“The election of Donald Trump to the presidency represents a seismic shift in American politics, an event with implications nearly impossible to predict. One casualty of the election, indeed, may be the science of prediction itself. For all their algorithmic gymnastics, pollsters and betting markets were utterly confounded by Trump’s win. Which is why it’s essential to have a prediction tool that relies as much on art (and whimsy) as it does on science. And this year, for some extra insight, we’ve even teamed up with artificial-intelligence powerhouse IBM Watson, which mined tens of millions of sources to help us spot hidden trends. Here, we offer our well-informed, intuitive take on the stories that will shape business—and much else—in the coming year.”

Fortune’s 2017 predictions are divided into several categories:

  • Techno-Futurism
  • Politics
  • Economy
  • The World
  • Trendsetters
  • More Companies Tie the Knot
  • Where Fortune Is Placing Its Bets
  • How We Did in 2016

 

Click the image to read the 2017 predictions.


 

Rating the Super Bowl Ads: What’s YOUR Take?

7 Feb

From a sports perspective, Super Bowl LI was an exciting football game — the first one ever going into overtime. But was this Super Bowl an advertising success? The reviews of the ads are mixed. [Click here to access all of the ads.]

Consider these observations from

“The New England Patriots’ furious comeback victory over the Atlanta Falcons must have felt like a relief to the National Football League and many of its fans, if only because it squarely turned the focus and conversation back to football. That came at the close of a Super Bowl where commercials that once would have seemed relatively innocuous felt provocative thanks to the polarized political climate.”

“Super Bowl ads featuring images of multiculturalism and inclusiveness are hardly new — sponsors like to appeal to wide audiences with feel-good imagery. Even so, amid all the acrimony over government policies, several commercials risked becoming lightning rods, including a Budweiser ad that dared to trace founder Adolphus Busch’s immigrant roots and a Coca-Cola spot that offered ‘America the Beautiful’ in different languages.”

“[Nonetheless, for the most part], the much-ballyhooed commercials yielded as few highlights as New England’s offense did during the first half.”

 

Each year, Advertising Age runs an online post-game poll whereby anyone can vote on the question: “Which Super Bowl Ad Was the Best?” As of Monday night, the following ads were rated the best by those participating in the Ad Age poll. In addition to listing the best ads (in the order of the Ad Age poll results), we are providing the ads themselves. WHAT DO YOU THINK?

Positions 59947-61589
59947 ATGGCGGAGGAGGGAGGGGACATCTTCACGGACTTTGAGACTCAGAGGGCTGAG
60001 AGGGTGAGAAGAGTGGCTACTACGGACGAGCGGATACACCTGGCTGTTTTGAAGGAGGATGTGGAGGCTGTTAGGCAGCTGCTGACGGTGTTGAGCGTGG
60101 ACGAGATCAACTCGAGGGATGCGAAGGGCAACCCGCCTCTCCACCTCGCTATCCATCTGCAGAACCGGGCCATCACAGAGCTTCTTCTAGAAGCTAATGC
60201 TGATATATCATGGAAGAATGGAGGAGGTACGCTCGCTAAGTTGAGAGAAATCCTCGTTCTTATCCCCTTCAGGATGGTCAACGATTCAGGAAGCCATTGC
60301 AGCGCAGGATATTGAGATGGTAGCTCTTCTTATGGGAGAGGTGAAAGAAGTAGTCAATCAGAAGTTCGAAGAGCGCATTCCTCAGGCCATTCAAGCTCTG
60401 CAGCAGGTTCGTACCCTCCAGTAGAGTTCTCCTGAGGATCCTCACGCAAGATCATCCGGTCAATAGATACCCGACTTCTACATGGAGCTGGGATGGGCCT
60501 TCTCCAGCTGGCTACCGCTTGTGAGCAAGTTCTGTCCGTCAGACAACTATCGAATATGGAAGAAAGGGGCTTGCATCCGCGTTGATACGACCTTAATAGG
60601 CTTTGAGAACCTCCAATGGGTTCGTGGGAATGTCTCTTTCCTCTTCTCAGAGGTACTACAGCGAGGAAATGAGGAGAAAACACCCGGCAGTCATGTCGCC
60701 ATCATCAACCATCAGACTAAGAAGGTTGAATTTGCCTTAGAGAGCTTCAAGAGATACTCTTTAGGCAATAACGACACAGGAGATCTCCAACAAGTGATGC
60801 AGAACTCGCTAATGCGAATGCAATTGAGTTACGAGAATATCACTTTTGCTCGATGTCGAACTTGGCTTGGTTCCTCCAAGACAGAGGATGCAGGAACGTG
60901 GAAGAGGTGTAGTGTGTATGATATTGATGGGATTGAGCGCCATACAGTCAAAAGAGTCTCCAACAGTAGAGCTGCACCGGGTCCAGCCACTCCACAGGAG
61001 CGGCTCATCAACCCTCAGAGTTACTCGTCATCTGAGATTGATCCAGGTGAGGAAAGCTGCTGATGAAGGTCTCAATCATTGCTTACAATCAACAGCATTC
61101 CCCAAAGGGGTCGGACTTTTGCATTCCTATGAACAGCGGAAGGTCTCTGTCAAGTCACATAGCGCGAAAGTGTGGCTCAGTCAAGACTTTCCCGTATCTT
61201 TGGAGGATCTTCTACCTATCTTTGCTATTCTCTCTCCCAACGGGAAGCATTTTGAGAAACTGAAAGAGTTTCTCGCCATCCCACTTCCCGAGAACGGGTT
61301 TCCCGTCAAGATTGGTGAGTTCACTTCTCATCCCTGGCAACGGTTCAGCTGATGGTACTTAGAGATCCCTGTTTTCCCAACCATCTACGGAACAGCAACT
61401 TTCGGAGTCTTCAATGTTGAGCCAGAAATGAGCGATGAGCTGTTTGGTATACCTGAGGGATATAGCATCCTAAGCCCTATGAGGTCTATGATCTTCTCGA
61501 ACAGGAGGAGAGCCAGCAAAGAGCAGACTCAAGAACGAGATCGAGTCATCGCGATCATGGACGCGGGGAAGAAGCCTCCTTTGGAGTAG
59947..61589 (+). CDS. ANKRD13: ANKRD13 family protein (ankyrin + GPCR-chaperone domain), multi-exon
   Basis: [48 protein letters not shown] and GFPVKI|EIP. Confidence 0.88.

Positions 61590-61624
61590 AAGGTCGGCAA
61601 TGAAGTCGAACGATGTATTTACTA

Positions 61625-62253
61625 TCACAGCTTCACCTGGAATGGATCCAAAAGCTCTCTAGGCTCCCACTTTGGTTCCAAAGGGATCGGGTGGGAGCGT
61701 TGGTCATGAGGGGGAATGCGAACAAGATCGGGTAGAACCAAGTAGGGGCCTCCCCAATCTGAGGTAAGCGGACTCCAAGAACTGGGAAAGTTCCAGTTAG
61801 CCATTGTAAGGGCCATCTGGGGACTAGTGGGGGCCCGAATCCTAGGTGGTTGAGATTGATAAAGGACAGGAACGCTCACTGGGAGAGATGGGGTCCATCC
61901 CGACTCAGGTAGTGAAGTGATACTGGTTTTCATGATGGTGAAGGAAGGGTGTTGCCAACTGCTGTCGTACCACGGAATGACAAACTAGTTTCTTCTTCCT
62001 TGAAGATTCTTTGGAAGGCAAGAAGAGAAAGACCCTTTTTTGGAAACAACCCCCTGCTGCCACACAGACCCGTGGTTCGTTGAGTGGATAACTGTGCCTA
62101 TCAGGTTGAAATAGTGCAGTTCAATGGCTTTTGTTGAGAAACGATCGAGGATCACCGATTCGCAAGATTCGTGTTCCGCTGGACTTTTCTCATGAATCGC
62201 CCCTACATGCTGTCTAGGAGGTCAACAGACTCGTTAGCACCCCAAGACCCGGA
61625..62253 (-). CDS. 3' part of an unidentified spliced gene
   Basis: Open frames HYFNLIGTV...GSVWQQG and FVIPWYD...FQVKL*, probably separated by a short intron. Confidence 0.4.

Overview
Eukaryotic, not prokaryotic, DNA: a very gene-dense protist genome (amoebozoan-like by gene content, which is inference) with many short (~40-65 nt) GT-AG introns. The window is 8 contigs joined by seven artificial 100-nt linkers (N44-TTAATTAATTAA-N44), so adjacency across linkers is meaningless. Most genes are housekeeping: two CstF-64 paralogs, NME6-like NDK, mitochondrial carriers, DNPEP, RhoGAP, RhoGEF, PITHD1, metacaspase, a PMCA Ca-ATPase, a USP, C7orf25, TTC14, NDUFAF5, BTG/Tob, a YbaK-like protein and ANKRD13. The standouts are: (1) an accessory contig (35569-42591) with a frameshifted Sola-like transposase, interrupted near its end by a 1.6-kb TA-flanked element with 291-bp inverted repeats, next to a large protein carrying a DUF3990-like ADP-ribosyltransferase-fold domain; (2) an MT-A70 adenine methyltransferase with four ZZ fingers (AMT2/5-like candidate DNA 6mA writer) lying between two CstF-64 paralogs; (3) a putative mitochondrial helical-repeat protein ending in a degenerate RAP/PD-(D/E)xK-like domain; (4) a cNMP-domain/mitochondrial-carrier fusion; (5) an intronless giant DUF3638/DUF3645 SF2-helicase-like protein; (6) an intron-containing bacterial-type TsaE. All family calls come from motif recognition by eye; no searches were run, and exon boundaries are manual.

Airbnb “We Accept”

 

84 Lumber “The Journey Begins”

 

Audi “Daughter”

 

Bai Brands “Gentlemen”

 

Budweiser “Born the Hard Way”

 

Mr. Clean “Cleaner of Your Dreams”

 

Honda “Yearbooks”

 

Kia “Hero’s Journey”

 

Tide “Bradshaw Stain”

 

 

Influencer Marketing: Coming of Age

1 Feb

One of our most popular emerging concepts is “influencer marketing.” What is it and how should it be used?

Consider these observations by Lee Oden (CEO of TopRank Marketing):

What does ‘influencer marketing’ mean to you? Are you thinking of celebrities posting product photos to Instagram? Or having a famous YouTuber run a contest for a meet and greet at an event? Why not send products to bloggers in the hopes that they’ll do a review and say nice things? Surely that’s not all enterprise marketers think of when it comes to the possible outcomes with influencer relationships.”

“The promise of brands collaborating or outright paying influential individuals to create content that lifts the brand’s credibility and reach to sell more products is something that companies of all sizes have been hot on – especially in the past 12 months. With a groundswell of interest, there are many divergent interpretations of what influencer marketing really means.”

“With so many different opinions, best practices, and even definitions, we set out with influencer marketing platform Traackr to bring clarity and future direction by conducting research into the practice for large, enterprise organizations. We also engaged my pal and respected futurist, author and analyst, Brian Solis of Altimeter Group to conduct an analysis of that research and write a report outlining what is working, what isn’t and future trends.”

 
Take a look at Influence 2.0: The Future of Influencer Marketing Research Report 2017, in-depth analysis and research on influencer marketing. Click on the image for the full report. [Note: a FREE signup is required.]